What matters to us all on Friday morning is the number of Lib Dem MPs we have. Noble third places count for nothing.

If you are not in one of the seats we hope to win on Thursday, please either get to your nearest one, or make phone calls from your own home into it. The party has set up a nice tool to let you know which one you should go to.

I have always done this. Sometimes, my local party where I live has not been happy about this. I remember the horror in the West Lothian local party in my first election when I moved there when I said I was heading to Edinburgh South. We didn’t win there in that election, but we were a top target and laid the groundwork for wining the Scottish Parliament seat two years later.

When I lived in the East Midlands, I worked in the target seat of Chesterfield which we  won in 2001.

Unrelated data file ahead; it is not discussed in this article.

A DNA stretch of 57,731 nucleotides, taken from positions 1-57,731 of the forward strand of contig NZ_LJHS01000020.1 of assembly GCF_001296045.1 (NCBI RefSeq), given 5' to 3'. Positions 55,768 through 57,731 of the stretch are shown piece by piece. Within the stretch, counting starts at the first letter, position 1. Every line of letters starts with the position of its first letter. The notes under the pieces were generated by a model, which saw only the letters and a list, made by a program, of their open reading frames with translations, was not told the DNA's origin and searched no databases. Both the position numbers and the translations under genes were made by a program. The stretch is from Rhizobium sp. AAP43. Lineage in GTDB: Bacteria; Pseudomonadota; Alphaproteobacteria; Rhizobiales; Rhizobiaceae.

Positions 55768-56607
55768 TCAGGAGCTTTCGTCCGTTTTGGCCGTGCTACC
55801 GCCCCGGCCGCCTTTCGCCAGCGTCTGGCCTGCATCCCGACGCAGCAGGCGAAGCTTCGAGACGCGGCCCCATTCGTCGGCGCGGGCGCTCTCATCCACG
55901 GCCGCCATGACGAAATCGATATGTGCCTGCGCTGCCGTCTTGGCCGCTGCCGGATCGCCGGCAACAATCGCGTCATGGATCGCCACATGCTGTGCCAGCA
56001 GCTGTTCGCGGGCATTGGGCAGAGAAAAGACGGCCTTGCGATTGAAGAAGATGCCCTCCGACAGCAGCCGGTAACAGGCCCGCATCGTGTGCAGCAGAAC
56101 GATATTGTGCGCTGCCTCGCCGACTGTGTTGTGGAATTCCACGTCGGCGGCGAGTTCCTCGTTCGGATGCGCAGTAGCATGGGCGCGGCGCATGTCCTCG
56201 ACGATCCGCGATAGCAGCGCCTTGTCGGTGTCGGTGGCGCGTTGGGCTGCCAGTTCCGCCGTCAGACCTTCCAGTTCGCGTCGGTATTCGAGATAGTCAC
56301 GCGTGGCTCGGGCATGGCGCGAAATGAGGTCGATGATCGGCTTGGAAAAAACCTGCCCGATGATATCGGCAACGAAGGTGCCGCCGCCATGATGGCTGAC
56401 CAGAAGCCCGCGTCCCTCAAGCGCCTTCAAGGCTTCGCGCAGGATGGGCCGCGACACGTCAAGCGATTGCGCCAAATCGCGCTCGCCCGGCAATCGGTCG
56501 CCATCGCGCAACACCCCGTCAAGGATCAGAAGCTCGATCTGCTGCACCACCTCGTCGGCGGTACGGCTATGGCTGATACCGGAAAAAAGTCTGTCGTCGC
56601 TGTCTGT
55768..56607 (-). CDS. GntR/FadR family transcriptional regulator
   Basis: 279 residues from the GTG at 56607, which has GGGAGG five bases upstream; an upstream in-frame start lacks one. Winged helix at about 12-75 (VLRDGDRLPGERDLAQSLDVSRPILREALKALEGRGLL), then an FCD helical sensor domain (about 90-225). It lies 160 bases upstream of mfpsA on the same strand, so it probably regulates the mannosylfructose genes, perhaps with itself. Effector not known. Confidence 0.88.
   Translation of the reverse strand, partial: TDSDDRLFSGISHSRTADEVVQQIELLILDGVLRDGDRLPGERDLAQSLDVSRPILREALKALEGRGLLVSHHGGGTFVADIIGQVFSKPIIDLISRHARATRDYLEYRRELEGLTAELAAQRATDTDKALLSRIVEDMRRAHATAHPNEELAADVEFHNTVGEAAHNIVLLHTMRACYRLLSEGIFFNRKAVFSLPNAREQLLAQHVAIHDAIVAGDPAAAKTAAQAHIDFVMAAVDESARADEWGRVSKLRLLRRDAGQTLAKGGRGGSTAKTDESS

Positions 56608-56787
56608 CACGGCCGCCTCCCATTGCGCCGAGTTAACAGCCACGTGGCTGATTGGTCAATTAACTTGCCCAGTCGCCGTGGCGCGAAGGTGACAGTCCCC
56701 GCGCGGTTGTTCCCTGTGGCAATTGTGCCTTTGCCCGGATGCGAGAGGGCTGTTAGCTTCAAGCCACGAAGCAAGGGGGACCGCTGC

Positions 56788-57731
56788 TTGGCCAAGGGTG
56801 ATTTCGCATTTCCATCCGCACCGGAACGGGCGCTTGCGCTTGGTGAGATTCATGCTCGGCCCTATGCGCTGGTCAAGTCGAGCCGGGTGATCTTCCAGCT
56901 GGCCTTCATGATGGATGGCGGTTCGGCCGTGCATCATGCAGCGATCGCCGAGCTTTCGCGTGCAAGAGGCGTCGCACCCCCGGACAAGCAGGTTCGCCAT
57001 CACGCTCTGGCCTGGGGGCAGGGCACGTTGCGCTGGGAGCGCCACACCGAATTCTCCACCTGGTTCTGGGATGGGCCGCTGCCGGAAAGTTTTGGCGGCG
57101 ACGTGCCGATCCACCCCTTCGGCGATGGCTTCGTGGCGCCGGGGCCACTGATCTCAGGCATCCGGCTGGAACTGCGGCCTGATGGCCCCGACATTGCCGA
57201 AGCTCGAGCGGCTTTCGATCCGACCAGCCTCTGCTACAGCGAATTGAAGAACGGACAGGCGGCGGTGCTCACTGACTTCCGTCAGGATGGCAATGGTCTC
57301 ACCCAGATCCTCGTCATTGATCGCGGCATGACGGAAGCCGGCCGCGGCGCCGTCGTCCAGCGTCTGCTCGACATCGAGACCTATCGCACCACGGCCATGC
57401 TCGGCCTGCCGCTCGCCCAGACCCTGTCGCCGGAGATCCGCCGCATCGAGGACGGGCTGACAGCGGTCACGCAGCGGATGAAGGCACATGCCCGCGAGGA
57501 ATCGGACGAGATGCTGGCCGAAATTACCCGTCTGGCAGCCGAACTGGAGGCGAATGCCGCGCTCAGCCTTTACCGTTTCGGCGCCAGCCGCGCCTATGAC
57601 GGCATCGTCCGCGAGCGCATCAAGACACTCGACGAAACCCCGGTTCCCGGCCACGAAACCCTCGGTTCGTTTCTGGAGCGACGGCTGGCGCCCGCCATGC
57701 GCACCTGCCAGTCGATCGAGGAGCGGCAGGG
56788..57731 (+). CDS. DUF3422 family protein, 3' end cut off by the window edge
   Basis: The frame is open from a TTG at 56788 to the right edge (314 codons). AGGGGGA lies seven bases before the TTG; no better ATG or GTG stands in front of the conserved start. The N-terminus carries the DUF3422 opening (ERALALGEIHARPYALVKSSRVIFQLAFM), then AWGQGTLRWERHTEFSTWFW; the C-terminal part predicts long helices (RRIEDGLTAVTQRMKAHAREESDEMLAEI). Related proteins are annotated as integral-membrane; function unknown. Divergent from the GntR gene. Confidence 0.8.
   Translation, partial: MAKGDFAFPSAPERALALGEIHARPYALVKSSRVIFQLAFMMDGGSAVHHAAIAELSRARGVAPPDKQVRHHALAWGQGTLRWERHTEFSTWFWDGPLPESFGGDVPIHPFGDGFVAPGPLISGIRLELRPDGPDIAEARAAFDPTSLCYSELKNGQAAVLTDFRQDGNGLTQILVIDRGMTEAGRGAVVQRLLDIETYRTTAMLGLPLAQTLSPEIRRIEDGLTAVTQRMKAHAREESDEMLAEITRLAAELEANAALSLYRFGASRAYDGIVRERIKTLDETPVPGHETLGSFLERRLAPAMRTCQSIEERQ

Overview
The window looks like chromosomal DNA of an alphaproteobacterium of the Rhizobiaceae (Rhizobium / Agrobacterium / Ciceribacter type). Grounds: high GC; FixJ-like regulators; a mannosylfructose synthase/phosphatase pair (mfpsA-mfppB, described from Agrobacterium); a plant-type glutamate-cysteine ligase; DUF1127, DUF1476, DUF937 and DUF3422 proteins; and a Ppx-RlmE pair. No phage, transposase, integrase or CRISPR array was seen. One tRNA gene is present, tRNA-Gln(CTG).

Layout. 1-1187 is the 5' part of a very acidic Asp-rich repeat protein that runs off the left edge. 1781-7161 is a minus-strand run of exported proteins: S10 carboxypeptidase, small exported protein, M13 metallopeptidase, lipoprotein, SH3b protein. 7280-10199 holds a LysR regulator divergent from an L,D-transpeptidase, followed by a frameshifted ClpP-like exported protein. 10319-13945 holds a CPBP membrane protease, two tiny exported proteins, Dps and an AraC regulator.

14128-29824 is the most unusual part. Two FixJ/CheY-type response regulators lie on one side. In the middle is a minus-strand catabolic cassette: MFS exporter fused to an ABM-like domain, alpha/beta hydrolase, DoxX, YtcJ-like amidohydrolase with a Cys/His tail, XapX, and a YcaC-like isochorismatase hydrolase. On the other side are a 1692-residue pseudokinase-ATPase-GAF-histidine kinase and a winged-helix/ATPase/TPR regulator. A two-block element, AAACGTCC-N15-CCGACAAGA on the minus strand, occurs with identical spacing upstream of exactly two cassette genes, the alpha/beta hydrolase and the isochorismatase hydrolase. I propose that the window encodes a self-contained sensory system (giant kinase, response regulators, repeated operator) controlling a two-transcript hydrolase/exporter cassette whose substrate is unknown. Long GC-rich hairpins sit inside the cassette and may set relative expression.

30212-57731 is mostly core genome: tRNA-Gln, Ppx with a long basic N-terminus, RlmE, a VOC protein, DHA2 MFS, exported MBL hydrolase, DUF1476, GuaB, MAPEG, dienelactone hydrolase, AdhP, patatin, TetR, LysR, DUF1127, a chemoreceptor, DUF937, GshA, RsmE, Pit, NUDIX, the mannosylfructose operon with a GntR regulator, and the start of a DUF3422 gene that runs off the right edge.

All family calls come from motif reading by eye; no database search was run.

At this stage of the campaign, we need to make sure that the target seats win. What you have done already will have helped you build for next time. And it can be hard, when you have put lots of effort into your local campaign to leave it and head elsewhere.

But if you can be part of winning a brighter prospect, that will also help you in more ways than one. Firstly, a good result for the party helps us all. More MPs = more influence in Parliament. For the country that is a good thing because it gives us the chance to stop Brexit.

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Pest control and security cameras

Here at Lib Dem Voice we receive some intriguing emails, especially those from people wanting to place a post to help their search engine status.  Here are a couple we have received this week.